Japanese

How to Say Queen in Japanese – Learn it Now!

Do you fancy yourself as royalty? Would you like to wear a crown and rule a queendom? Well if you want to do all of that, and also learn Japanese, then you’ll need to know how to say queen in Japanese.

I’ll go over that today with several different words that you can select from depending on the situation that you find yourself in. And also, I’d like to share a little bit about Japan’s history with a ruling queen at the end of this article.

Let’s get started by seeing the basic word for queen in Japanese, and then go over an example sentence that shows one way on how it’s used.

The Basic Word for Queen in Japanese

The Japanese word for queen is 女王 which is spelled in hiragana as じょおう and Rōmaji as “jo-ō” which probably sounds a little weird in your head when you’re just reading it.

I mean, it’s like three “o’s” worth of vowels, right? Do you just hold on to them forever?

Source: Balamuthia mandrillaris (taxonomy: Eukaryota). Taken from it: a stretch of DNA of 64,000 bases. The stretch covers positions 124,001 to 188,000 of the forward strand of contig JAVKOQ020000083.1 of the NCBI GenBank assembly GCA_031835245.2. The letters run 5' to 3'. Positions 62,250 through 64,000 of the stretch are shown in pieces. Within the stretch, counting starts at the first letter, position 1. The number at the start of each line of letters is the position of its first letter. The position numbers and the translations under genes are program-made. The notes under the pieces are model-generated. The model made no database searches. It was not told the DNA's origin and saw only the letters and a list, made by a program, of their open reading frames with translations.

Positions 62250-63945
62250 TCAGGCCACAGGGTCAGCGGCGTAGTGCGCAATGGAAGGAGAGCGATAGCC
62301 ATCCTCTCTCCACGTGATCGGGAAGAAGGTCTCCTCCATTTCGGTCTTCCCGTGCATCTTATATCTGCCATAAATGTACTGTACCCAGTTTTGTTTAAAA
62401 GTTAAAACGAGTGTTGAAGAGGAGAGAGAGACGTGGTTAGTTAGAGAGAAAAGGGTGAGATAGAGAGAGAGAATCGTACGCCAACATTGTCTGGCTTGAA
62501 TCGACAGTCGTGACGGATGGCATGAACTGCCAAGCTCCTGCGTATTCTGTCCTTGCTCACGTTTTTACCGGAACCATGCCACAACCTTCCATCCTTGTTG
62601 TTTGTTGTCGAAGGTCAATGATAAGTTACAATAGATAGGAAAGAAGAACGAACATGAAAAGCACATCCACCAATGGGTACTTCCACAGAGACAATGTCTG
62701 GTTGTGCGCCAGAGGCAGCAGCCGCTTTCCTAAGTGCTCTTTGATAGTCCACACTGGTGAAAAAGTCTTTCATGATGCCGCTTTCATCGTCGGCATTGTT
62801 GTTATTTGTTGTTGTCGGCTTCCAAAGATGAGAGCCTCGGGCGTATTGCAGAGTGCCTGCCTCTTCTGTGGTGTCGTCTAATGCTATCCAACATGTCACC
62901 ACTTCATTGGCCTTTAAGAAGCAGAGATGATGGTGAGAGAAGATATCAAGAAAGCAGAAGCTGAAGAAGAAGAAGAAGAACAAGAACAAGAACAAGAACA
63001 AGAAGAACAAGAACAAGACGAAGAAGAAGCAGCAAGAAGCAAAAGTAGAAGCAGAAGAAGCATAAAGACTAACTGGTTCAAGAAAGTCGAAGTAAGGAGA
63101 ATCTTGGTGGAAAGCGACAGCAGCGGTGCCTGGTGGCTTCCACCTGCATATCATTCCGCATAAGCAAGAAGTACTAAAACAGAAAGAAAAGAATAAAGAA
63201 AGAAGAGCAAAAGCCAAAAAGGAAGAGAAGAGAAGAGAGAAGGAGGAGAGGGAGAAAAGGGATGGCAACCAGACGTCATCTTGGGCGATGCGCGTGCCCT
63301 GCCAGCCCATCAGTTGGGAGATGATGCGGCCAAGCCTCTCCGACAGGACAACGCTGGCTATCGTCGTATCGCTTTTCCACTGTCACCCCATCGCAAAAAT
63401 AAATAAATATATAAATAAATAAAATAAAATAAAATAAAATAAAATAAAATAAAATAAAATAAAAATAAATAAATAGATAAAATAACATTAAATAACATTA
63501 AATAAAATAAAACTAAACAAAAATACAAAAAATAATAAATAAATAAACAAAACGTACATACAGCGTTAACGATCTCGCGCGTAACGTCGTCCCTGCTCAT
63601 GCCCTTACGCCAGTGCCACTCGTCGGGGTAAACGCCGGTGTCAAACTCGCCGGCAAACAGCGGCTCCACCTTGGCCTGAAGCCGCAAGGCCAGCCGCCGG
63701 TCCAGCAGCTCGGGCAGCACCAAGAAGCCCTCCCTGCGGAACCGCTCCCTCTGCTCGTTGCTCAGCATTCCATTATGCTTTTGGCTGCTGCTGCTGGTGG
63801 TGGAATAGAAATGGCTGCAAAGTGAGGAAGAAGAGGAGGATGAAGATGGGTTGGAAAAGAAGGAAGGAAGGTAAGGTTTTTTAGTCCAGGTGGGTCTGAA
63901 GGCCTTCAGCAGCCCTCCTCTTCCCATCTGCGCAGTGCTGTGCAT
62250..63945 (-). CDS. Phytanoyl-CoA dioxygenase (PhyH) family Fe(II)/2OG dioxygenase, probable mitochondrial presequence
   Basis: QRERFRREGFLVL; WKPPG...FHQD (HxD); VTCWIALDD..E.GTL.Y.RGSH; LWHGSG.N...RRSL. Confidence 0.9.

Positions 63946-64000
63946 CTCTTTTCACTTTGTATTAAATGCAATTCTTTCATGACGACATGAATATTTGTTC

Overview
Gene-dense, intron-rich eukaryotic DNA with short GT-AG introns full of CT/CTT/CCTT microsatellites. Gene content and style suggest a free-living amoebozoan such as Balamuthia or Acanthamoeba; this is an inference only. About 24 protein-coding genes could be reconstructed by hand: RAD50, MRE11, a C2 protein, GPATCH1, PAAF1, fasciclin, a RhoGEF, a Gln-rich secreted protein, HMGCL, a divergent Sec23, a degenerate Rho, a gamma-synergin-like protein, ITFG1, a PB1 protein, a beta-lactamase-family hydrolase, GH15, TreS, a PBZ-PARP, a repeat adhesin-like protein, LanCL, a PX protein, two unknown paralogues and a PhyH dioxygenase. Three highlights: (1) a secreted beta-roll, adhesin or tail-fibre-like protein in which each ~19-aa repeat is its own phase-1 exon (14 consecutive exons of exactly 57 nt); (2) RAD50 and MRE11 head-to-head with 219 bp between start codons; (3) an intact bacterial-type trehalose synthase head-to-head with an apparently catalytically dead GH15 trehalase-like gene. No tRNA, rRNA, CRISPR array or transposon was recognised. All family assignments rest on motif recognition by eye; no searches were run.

Joooooo……..

Luckily there is something that can help us to pronounce this word correctly and remember it better too. I’m talking about the word’s particular pitch accent.

This particular word falls into the 中高型 (the “naka-daka” pattern) which means that the first mora starts low, then the next one is high, and then the third and final mora is low again. Here is a visual representation of what I’m talking about:

There’s also the fantastic resource forvo.com which has several native recordings of this word, so that you can listen to it and learn the correct pronunciation from listening.

女王の強い意向